LAND O'LAKES — It probably won't happen for years, but Pasco commuters could eventually be able to take light rail and express buses to jobs in Hillsborough and Pinellas.
As residents continue to sit in traffic and curse the gridlock, a regional transportation group created by the state Legislature is crafting a master mass transit plan to take us 25, and then 40 years, into the future.
"Traffic in our area is getting worse and worse by the day," said senior planner Brian Bollas, a representative of the Tampa Bay Area Regional Transportation Authority, also known as TBARTA.
The agency serves seven counties, from Citrus to Sarasota. Bollas is among the speakers dispatched to area civic groups to explain the need for expanding mass transit across regional lines.
On Thursday night, he brought the group's message and a PowerPoint presentation to the Pasco Alliance of Community Associations, a nonprofit network of community development districts and homeowner and condominium associations based in central Pasco. The group meets monthly at the Land O'Lakes Community Center on U.S. 41.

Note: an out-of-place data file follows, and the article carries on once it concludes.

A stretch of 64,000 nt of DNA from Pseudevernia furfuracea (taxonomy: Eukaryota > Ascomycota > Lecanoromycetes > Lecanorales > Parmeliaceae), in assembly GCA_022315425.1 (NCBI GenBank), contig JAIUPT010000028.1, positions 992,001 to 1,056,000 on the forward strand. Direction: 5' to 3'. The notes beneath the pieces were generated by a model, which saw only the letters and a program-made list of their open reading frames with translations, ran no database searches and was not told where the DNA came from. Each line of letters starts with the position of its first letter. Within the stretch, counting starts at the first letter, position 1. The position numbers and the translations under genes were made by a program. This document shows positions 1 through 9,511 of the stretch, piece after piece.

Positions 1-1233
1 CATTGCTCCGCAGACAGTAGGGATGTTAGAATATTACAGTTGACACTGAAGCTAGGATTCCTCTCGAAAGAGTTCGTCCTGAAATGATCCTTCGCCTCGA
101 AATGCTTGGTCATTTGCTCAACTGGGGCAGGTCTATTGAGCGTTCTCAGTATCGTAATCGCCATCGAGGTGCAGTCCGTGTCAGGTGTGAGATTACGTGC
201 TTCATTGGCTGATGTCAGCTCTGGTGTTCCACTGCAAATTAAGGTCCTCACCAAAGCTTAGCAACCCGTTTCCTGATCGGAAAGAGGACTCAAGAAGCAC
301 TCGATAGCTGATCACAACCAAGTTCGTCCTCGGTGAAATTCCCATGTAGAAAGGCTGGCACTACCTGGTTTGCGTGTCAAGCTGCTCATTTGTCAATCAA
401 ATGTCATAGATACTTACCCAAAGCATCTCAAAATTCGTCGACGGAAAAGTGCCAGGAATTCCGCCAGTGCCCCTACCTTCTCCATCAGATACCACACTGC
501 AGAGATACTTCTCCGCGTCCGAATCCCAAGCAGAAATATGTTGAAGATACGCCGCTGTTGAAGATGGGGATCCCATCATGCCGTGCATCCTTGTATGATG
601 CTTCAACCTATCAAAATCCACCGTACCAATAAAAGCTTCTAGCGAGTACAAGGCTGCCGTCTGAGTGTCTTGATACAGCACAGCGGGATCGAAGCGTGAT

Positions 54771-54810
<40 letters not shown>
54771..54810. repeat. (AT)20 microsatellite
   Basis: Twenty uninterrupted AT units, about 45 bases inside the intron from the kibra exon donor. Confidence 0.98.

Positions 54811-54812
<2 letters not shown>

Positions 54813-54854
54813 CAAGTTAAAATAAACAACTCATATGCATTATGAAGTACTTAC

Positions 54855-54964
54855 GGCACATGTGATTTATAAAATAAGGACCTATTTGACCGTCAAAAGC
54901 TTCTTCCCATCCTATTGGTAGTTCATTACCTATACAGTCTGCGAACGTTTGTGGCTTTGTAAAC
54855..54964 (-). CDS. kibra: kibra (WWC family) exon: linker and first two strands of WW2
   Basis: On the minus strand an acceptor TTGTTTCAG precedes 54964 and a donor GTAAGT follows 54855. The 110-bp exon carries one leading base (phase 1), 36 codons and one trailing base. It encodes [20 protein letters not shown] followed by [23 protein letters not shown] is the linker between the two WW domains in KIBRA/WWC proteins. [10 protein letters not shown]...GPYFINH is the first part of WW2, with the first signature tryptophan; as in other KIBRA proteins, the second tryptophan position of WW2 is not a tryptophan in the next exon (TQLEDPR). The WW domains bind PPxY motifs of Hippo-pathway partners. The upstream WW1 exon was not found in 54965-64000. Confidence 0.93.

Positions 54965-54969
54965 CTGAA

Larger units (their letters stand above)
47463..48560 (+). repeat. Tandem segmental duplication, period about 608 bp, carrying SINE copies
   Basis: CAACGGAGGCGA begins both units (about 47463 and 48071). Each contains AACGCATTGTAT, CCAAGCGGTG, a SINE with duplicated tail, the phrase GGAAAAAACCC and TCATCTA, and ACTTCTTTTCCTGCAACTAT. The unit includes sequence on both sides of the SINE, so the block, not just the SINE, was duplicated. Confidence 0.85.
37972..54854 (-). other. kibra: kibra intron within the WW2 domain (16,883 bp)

If nothing is done, he said, most of Tampa Bay area roads will be classified as failed roads.
"You might be sitting at the same red light four and five times," Bollas said.
Tampa Bay area residents spend a greater share of their incomes on transportation compared with other cities.
Detroit and the Tampa Bay area were recently cited as the only two among the nation's Top 25 cities with no rail system. However, since that information was released, Detroit began working on a rail system, leaving Tampa Bay standing alone.
"I think that kind of speaks volumes about our area," Bollas said.
A draft of a plan for 2035 shows Pasco being served by light rail in the Wesley Chapel area, and express buses traveling on State Road 54 and the Suncoast Parkway.
A draft of a master plan for 2050 shows 135 miles of short-distance rail, 107 miles for long-distance rail, 42 miles of bus transit in mixed traffic, 216 miles of express buses driving in managed lanes and 191 miles of other express bus service.
Bollas said those systems would work along with local bus services already in place.
A final draft is expected to be rolled out this summer.
No one knows for sure how such a system would be paid for, but Bollas expects it to come from a mix of federal, state and local money.
He likens it to the interstate highway system put in place a half-century ago that was derided by critics as impractical or too far off in the future.
"I don't think any of us could possibly imagine the country without an interstate system," he said.
Lisa Buie can be reached at email@example.com or (813) 909-4604.